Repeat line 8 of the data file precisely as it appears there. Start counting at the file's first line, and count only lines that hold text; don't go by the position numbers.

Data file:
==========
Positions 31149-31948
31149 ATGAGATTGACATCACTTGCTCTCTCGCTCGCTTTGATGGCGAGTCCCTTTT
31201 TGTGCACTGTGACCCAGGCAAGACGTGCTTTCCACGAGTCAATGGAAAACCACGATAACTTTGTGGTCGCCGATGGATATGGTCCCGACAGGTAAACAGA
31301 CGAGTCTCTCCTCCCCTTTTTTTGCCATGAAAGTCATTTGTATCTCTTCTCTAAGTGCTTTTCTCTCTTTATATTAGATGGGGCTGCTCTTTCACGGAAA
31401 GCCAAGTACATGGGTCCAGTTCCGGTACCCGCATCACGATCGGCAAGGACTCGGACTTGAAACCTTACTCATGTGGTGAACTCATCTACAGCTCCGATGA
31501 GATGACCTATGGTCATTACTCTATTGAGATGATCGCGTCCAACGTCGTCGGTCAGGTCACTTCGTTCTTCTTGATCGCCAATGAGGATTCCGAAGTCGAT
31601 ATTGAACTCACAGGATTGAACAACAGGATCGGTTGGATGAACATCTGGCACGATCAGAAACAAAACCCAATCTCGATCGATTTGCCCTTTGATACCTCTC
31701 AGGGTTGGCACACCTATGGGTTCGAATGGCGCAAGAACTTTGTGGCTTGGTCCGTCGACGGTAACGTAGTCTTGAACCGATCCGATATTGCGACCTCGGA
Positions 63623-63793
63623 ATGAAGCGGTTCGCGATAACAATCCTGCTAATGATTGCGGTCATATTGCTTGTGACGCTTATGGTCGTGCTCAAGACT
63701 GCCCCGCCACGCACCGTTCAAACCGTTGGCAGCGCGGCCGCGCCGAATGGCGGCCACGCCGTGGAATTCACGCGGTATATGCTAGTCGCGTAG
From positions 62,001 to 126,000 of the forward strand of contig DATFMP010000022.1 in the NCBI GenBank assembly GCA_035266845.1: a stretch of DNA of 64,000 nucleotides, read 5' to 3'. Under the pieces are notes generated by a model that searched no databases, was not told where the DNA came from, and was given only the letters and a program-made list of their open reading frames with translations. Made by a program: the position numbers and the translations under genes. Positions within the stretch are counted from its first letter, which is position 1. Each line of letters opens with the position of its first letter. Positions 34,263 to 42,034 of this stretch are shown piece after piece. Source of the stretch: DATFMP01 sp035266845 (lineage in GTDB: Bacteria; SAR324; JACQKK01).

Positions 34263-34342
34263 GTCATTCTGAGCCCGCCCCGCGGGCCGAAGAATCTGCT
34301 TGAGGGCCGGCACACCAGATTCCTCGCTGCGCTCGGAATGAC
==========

31701 AGGGTTGGCACACCTATGGGTTCGAATGGCGCAAGAACTTTGTGGCTTGGTCCGTCGACGGTAACGTAGTCTTGAACCGATCCGATATTGCGACCTCGGA